Despite the pandemic, Cobb County’s tax digest, according to preliminary figures, is set to grow 5.5% in 2021, led in large part by surging residential property values.
If that figures holds, the total taxable value of residential, commercial and “personal” property in Cobb will have grown from $41.1 billion on Jan. 1, 2020, to $43.3 billion on Jan. 1, 2021, a record.
“At this point in the calendar, we’re able to look at how much work our appraisers have done, and we can see how much work is left, and from there we have a good idea what’s going to happen to the tax digest,” Cobb Board of Tax Assessors Director Stephen White said in a video the county shared on its YouTube page Wednesday. “There’s still work to go, this is just a prediction.”
The digest is calculated annually by the Board of Tax Assessors, which releases preliminary numbers each March and final numbers in June.
Growth in the digest means an increase in tax revenue for Cobb County, its six cities, its two school districts and its three community improvement districts — assuming their millage rates hold steady or increase.
“This was unexpected good news,” Cobb Chairwoman Lisa Cupid said. “We were unsure how hard (the pandemic) would hit Cobb’s economy and how deeply those effects would be felt. Stephen White’s announcement gives us hope Cobb County will weather this unprecedented event.”
At the beginning of the pandemic, the county’s finance team prepared for a Great Recession-style hit to tax revenues. Among the assumptions they made were a flat tax digest in 2021.
During a February budget presentation before the county’s governing board, county finance director Bill Volckmann said the tax assessor’s office expected an increase in the digest. But 2% growth — about half that of a normal year — would only generate about $5.5 million, he said, just enough to cover an increase in the county’s pension and healthcare costs.
Growth of 5.5% would mean the county will have more money to address those rising costs as well as other budget priorities raised by county department heads, such as trouble recruiting and retaining workers and outdated infrastructure.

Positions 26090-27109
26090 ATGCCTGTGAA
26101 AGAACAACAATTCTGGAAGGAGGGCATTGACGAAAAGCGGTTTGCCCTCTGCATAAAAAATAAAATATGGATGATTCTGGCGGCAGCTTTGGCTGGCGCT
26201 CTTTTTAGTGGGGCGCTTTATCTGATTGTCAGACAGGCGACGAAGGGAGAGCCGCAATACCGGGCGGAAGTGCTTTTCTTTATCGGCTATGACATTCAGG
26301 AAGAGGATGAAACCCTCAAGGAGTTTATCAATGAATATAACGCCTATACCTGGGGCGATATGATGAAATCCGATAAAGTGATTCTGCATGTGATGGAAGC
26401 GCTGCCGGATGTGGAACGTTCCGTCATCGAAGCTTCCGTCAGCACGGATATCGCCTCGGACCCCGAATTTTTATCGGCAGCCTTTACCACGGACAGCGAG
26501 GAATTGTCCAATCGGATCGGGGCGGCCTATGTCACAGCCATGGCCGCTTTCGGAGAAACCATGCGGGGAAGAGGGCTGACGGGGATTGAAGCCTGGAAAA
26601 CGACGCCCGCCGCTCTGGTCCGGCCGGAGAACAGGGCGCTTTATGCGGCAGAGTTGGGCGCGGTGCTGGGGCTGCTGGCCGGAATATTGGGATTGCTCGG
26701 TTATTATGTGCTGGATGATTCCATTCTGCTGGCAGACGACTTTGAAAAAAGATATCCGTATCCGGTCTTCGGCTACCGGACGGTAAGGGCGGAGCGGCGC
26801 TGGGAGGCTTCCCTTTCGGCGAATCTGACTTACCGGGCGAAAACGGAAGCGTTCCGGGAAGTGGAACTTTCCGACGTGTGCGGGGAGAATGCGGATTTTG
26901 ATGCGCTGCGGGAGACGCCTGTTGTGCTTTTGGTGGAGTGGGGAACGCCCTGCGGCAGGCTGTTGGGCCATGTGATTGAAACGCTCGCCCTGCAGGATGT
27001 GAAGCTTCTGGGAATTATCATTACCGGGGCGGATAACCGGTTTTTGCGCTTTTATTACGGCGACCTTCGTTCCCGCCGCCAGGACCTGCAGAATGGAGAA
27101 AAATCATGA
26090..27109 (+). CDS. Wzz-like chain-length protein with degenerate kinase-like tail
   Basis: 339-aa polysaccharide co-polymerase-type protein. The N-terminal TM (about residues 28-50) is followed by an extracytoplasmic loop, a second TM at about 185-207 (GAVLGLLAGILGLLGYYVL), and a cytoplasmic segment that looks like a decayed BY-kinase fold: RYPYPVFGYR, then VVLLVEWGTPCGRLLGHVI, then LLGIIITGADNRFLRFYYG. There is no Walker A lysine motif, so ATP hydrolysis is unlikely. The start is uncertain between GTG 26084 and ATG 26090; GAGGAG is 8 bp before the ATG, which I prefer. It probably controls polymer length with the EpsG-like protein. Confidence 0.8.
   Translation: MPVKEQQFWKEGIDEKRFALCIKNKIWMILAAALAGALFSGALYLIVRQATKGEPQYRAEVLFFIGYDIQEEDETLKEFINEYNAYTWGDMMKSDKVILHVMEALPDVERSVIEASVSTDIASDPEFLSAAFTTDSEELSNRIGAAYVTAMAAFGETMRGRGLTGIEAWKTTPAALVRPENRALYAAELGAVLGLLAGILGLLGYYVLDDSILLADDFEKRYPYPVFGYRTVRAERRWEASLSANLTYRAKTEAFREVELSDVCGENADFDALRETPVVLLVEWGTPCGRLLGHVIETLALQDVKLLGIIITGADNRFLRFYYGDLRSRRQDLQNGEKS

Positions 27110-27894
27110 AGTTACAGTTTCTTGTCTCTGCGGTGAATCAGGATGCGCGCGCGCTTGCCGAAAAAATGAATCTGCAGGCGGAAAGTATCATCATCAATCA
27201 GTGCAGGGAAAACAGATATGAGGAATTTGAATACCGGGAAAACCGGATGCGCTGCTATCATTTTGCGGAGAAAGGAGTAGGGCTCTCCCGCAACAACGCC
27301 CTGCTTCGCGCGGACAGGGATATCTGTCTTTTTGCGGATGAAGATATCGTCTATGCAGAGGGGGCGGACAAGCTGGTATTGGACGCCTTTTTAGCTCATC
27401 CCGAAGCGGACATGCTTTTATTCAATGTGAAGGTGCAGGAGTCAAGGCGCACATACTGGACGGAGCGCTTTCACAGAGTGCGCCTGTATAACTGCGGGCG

White said the growth likely would have been even higher if not for the pandemic, which has had a negative impact on entertainment venues, such as Six Flags Over Georgia, and area hotels.
That negative impact has been more than offset by a raise in the value of other commercial properties, such as warehouses used by online retailers — many are in south Cobb, near Six Flags — and residential property.
As movie theaters and bowling alleys sat empty, White said, “homes were selling faster than ever.”
In Cobb, with its preponderance of subdivisions — 239,000 of the county’s 259,000 parcels are residential, according to White — “our digest goes up and down based on mainly what happens to residential,” he added.
In 2009, the county’s digest hit $30 billion, a record at the time. The Great Recession sent home prices tumbling, and the digest with it. By 2013, it was just over $25 billion. It has risen briskly since, surpassing its 2009 level just three years later and hitting $40 billion for the first time in 2020.
Volckmann has told county commissioners that governments are often the last to feel the pain from a recession and the last to recover.
Despite the digest’s growth, Cupid said Wednesday Cobb “must still proceed with caution.”
“We can’t be assured that the pandemic is over until life in our communities returns to normal. Delayed impact to our digest in the years to follow is still an unknown,” she said, adding the county will “continue to use our resources to address the growing needs in our county to ensure we can get vaccine to as many people as possible, remain responsive to local businesses hurt by the pandemic, and help the thousands in our county who are hurting after losing jobs, losing income, and are struggling to stay in their homes.”
Property assessment notices will be sent to commercial properties in April and residential properties in May.